A: It’s all about balance and complexity. It’s like when you make sautéed fish with butter and lemon. The lemon juice provides acid to balance the richness of the butter, and it brightens and sharpens the flavor.

Q: Have things changed for women in brewing?

A: That mentality that ‘beer is a man’s beverage’ is fading. About 32 percent of craft beer is bought by women versus only 20 percent of mass market domestic beers. Beer making is changing. About 21 percent of the leadership positions at craft brewing companies are now women. Beer has no gender.

Q: You’re a Certified Cicerone?

A: It’s being a sommelier for beer. There are three levels of expertise. So far I’ve only been able to pass two out three parts of the advanced exam. It’s hard, but next time I’ll get it.

Q: Are chefs starting to take beer seriously now?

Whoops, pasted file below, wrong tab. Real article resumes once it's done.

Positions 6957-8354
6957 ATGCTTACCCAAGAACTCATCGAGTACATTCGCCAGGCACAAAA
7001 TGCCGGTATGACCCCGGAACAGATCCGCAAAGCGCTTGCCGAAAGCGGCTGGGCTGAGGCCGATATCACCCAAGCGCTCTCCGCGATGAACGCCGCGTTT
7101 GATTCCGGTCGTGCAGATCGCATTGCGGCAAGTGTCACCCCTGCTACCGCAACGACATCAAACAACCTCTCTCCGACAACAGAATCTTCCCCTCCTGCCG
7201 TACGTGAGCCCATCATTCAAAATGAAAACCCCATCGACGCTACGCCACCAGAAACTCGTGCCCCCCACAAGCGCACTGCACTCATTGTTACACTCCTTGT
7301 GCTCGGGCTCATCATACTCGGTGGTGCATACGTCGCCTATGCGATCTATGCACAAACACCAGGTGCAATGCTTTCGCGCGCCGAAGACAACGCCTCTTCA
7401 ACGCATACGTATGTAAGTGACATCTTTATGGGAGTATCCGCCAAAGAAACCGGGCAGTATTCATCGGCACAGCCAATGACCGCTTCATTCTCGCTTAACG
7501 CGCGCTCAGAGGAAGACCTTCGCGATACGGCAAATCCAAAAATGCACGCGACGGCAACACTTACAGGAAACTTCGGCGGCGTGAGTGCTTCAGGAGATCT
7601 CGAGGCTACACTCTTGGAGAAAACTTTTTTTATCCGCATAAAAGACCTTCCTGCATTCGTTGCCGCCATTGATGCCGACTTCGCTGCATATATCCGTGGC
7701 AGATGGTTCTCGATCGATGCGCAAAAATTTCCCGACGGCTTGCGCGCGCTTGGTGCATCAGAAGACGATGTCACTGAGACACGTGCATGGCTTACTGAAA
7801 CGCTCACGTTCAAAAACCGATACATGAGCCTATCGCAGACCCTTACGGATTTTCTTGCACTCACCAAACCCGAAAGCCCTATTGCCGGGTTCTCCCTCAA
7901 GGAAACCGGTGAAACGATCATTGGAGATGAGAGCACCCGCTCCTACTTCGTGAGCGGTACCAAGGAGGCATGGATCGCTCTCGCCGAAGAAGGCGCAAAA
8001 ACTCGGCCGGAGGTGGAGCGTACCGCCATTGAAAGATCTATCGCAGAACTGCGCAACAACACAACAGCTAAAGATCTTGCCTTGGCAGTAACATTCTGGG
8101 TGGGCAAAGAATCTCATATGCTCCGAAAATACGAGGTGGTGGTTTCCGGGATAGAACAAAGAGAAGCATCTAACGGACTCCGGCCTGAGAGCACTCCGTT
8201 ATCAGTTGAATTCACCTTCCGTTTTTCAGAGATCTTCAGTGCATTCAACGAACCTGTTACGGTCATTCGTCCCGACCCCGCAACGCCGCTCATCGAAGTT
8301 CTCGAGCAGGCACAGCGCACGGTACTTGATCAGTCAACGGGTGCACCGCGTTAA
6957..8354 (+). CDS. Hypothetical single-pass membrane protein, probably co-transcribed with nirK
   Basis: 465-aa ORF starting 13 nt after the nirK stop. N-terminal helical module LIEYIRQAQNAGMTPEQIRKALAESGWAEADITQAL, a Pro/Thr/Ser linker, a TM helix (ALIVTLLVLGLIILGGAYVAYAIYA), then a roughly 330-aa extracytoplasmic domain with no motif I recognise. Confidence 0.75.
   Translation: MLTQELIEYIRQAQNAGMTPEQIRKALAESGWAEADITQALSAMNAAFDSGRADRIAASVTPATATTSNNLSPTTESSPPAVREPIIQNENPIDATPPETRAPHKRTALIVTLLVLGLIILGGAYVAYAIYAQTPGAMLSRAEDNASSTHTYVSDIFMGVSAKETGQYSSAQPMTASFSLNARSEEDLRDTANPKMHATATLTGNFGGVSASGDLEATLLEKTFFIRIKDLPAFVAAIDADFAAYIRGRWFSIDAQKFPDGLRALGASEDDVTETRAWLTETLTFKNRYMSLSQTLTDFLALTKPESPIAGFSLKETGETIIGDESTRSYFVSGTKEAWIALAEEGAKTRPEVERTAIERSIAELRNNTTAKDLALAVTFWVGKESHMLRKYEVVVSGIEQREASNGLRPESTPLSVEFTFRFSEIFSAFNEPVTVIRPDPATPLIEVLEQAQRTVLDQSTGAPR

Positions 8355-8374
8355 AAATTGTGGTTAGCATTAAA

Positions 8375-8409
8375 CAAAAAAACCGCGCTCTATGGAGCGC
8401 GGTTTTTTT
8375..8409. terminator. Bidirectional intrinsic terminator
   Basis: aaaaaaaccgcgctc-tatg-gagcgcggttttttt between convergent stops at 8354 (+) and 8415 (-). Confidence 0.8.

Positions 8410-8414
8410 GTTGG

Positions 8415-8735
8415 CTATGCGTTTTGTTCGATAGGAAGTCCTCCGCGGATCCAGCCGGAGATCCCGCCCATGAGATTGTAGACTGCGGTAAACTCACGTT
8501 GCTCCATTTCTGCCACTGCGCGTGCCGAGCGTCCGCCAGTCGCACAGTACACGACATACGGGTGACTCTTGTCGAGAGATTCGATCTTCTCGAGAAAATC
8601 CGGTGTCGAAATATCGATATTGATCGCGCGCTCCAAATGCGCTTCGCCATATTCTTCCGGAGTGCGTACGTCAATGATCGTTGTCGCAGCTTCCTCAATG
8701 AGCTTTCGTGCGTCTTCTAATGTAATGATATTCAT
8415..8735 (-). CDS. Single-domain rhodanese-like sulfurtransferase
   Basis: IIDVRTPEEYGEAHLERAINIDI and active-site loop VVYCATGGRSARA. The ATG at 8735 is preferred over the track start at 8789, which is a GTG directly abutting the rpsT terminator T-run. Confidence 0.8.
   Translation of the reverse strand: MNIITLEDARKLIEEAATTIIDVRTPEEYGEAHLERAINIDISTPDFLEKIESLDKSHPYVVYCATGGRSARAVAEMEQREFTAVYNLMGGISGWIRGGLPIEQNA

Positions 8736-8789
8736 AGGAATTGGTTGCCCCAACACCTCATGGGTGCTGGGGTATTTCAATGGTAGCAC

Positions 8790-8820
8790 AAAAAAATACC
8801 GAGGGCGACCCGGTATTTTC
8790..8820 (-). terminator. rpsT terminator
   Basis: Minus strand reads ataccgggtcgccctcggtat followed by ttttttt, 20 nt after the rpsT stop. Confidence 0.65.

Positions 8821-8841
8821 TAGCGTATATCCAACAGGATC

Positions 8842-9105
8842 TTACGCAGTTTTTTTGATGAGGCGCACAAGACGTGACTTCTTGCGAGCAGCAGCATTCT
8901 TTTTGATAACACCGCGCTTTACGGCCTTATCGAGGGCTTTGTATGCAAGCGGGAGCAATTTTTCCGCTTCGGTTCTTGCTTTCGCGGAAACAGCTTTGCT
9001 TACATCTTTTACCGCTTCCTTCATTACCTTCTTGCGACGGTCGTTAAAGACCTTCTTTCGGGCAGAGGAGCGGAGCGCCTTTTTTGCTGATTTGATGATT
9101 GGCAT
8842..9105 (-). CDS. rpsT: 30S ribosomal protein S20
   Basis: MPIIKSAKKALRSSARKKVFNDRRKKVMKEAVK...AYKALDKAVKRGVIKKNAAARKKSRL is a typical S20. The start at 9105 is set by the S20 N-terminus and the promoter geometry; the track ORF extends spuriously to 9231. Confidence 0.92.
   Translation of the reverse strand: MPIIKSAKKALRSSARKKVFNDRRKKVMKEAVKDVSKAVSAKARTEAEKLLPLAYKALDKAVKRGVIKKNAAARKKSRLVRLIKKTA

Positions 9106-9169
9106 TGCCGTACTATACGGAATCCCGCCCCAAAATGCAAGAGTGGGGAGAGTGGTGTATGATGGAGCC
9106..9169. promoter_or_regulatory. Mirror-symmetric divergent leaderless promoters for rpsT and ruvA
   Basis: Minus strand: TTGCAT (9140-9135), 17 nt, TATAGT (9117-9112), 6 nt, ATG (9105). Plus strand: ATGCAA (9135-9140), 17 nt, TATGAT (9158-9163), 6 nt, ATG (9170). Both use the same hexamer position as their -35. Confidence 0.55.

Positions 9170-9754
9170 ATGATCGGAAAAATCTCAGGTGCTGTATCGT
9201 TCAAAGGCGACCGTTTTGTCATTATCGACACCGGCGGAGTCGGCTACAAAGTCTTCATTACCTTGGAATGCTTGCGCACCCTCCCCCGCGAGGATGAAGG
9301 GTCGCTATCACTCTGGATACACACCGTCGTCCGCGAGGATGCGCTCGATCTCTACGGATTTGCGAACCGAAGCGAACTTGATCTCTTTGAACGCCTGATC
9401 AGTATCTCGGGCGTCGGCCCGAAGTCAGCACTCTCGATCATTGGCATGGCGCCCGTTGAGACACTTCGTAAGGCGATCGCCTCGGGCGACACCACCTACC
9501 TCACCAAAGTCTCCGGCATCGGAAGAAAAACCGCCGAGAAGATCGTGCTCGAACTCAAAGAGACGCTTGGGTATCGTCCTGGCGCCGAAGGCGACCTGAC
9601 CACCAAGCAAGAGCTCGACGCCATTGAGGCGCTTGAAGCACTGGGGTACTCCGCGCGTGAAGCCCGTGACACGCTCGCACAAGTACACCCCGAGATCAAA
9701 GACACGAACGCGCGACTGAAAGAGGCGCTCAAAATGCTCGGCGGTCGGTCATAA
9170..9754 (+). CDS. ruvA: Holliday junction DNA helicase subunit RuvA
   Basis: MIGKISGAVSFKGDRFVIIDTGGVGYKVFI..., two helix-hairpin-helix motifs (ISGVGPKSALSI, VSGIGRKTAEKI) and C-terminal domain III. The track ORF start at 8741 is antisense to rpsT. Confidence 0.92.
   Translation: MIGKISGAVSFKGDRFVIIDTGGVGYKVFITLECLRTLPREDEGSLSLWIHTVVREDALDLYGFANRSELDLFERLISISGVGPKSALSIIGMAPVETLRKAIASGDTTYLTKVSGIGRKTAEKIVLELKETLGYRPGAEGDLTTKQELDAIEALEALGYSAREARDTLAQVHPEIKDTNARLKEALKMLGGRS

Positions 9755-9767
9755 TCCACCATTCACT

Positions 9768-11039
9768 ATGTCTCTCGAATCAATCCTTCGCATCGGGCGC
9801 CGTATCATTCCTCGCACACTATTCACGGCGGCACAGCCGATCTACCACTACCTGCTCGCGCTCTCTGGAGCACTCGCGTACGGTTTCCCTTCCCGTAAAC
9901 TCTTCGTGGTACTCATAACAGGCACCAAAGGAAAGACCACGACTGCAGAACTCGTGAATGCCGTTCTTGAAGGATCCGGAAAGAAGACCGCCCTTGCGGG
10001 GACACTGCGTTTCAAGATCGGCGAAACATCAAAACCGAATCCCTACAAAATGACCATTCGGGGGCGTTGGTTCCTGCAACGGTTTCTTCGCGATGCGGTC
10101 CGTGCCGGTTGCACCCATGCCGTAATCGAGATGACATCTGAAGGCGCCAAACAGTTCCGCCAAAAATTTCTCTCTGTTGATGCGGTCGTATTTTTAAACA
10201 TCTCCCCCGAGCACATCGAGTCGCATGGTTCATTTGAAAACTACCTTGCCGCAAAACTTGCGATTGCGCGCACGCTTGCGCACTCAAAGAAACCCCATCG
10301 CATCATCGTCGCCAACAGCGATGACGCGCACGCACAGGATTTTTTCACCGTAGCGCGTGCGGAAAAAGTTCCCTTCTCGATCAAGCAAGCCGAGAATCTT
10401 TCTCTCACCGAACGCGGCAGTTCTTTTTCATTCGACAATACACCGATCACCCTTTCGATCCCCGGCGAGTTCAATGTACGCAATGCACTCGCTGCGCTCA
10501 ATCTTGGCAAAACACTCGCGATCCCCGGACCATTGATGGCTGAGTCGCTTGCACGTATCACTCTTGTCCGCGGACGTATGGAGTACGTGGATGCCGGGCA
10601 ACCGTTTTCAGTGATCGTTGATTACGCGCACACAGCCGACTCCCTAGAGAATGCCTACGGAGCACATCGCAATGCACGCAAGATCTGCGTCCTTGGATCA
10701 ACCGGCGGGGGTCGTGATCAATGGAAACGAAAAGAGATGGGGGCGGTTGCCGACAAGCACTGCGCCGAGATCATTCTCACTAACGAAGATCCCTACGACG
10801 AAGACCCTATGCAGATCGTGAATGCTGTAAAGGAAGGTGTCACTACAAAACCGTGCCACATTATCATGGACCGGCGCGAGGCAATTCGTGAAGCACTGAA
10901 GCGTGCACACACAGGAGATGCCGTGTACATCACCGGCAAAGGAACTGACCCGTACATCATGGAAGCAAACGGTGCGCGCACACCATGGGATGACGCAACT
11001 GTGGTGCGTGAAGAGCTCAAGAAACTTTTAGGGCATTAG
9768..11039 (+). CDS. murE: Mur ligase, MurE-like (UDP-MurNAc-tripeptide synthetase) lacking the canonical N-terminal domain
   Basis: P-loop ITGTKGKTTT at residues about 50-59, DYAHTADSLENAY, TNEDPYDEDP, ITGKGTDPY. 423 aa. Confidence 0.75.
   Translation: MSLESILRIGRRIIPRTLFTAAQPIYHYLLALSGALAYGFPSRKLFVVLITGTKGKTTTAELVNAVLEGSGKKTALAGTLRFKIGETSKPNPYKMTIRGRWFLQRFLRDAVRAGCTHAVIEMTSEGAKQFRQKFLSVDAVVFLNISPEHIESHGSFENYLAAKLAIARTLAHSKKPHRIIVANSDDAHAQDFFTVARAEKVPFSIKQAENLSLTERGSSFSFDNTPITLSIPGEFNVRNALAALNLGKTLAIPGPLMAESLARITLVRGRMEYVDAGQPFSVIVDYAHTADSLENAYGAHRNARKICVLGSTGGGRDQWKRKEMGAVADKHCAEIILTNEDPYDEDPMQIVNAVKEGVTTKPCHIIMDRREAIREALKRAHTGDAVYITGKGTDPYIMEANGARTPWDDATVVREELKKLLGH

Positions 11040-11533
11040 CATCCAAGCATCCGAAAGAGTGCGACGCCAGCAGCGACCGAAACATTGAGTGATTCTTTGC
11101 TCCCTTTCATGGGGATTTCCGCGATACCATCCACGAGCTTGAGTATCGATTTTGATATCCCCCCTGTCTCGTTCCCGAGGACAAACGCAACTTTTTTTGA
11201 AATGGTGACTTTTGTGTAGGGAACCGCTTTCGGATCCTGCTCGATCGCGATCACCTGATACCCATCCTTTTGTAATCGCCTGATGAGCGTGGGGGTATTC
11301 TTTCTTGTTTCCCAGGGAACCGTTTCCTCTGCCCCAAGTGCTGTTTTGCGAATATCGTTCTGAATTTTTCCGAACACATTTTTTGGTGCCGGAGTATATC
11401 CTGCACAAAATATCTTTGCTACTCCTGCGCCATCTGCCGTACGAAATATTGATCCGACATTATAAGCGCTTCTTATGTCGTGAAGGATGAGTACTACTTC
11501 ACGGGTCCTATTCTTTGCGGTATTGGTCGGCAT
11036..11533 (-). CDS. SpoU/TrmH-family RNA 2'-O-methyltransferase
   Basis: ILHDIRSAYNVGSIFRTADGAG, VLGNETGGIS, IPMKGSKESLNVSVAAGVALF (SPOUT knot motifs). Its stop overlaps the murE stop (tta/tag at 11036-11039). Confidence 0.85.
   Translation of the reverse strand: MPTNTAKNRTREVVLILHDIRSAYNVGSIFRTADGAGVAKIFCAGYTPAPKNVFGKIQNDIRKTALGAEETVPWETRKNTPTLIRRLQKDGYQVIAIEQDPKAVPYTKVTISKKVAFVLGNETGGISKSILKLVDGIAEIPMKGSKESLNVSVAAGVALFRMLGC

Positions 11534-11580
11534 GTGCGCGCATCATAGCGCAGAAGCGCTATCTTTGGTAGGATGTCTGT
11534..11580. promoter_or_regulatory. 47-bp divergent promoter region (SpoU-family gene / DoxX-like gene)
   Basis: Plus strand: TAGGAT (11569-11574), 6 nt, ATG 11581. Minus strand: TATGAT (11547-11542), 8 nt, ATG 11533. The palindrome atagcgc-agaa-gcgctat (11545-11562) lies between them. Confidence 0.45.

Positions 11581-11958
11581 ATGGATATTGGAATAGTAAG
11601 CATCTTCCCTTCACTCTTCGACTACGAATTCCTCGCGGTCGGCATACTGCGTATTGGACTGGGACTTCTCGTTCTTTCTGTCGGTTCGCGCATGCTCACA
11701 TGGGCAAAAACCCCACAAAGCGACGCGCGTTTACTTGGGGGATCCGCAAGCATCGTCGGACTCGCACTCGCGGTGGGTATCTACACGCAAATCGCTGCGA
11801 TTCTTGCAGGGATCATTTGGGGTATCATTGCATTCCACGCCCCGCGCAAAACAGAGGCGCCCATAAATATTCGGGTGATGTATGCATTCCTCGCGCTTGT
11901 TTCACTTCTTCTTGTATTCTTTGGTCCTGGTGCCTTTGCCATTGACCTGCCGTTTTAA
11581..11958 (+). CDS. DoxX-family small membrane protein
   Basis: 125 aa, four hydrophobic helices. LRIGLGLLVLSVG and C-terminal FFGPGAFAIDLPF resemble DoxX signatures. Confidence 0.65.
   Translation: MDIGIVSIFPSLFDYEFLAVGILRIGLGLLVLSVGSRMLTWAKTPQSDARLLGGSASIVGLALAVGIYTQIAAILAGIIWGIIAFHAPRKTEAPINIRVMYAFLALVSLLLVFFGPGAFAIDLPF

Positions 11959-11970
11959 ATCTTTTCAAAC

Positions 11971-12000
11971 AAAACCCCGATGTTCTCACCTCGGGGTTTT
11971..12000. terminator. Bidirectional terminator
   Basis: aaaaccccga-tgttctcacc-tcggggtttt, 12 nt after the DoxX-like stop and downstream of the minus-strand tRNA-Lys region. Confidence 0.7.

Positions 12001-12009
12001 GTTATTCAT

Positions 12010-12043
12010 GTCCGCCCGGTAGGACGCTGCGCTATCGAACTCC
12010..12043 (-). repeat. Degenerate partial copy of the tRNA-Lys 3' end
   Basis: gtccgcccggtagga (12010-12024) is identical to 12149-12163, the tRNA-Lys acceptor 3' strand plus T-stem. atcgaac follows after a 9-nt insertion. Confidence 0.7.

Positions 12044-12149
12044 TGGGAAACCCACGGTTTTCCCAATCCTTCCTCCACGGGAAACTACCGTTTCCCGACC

A: Slowly. There is not one major culinary school in the United States that has a beer education program at the same level as they do for wine. It’s very outdated. I think wine will be surpassed eventually by beer because of its complexity and the many styles.

Q: How do your kids feel about beer?

A: We are settled back in Lyons. Cooper is 10 and goes to school in Lyons and Morgan, who is 13, in Boulder. My kids mainly feel like I’m away too much talking about beer, but they are growing up with a healthy awareness of beer as part of life and eating together.

Blackbelly Butcher, Boulder
Blackbelly Butcher, Boulder Susan France

Local Food News